3. His parents went the first day’s journey without any suspicion that he was left behind, for they supposed him to have been in the company, Luke 2:44. On these occasions, the crowd was very great, especially the first day’s journey, and the roads full of people; and they concluded that he came along with some of their neighbours, and they sought him among their kindred and acquaintance, that were upon the road, going down. Pray did you see our Son? or, Did you see him? Like the spouses’s inquiry, Saw ye him whom my soul loveth? This was a jewel worth seeking after. They knew that every one would be desirous of his company, and that he would be willing to do good among his kinsfolk and acquaintance, but among them they found him not, Luke 2:45. There are many, too many, who are our kinsfolk and acquaintance, that we cannot avoid conversing with, among whom we find little or nothing of Christ. When they could not hear of him in this and the other company upon the road, yet they hoped they should meet with him at the place where they lodged that night; but there they could learn no tidings of him. Compare this with Job 23:8, 9.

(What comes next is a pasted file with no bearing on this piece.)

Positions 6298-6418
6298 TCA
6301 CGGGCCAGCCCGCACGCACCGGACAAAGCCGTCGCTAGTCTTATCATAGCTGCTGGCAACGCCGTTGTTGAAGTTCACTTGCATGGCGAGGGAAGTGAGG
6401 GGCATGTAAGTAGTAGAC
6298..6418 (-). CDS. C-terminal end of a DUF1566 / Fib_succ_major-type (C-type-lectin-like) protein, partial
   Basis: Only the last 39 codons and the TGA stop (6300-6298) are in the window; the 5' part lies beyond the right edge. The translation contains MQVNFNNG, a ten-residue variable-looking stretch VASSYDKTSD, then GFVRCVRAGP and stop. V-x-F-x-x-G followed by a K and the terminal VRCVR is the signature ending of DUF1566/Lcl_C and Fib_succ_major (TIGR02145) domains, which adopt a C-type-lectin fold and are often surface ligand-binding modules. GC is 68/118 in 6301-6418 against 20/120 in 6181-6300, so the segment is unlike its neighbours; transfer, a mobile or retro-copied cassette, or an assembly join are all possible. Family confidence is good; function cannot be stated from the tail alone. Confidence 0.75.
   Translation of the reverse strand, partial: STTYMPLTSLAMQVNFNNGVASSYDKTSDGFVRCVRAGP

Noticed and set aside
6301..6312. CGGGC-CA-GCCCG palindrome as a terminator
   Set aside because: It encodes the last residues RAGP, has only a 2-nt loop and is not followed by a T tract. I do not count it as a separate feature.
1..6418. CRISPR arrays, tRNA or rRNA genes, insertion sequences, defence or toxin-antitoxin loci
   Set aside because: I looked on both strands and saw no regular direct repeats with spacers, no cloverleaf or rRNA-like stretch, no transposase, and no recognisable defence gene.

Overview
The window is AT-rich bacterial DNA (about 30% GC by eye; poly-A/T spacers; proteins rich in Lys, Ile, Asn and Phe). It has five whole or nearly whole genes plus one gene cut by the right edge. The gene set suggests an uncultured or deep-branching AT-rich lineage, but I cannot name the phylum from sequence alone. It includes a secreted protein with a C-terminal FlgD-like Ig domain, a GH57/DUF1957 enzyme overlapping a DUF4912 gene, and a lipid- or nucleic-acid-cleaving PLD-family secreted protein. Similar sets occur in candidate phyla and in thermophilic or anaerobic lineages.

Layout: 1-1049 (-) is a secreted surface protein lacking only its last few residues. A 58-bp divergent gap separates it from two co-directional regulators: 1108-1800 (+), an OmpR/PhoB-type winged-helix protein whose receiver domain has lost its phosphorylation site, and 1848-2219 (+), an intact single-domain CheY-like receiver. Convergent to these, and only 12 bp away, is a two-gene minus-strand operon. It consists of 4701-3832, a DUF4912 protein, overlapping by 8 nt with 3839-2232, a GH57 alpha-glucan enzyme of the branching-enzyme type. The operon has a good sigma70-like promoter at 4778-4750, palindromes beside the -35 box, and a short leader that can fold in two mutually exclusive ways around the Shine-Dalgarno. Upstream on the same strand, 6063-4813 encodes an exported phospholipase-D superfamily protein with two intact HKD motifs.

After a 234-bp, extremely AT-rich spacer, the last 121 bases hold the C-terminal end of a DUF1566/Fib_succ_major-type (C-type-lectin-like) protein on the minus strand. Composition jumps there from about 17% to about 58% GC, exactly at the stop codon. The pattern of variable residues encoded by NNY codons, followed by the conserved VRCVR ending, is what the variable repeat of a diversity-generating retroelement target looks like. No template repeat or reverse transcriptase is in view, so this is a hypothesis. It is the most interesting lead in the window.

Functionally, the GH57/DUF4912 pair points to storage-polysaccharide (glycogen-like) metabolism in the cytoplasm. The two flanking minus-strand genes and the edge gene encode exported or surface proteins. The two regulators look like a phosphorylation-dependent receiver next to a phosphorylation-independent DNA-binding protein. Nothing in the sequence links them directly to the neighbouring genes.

4. When they found him not at their quarters at night, they turned back again, next morning, to Jerusalem, seeking him. Note, Those that would find Christ must seek till they find; for he will at length be found of those that seek him, and will be found their bountiful rewarder. Those that have lost their comforts in Christ, and the evidences of their interest in him, must bethink themselves where, and when, and how, they lost them, and must turn back again to the place where they last had them; must remember whence they are fallen, and repent, and do their first works, and return to their first love, Rev. 2:4, 5. Those that would recover their lost acquaintance with Christ must go to Jerusalem, the city of our solemnities, the place which he has chosen to put his name there; must attend upon him in his ordinances, in the gospel-passover, there they may hope to meet him.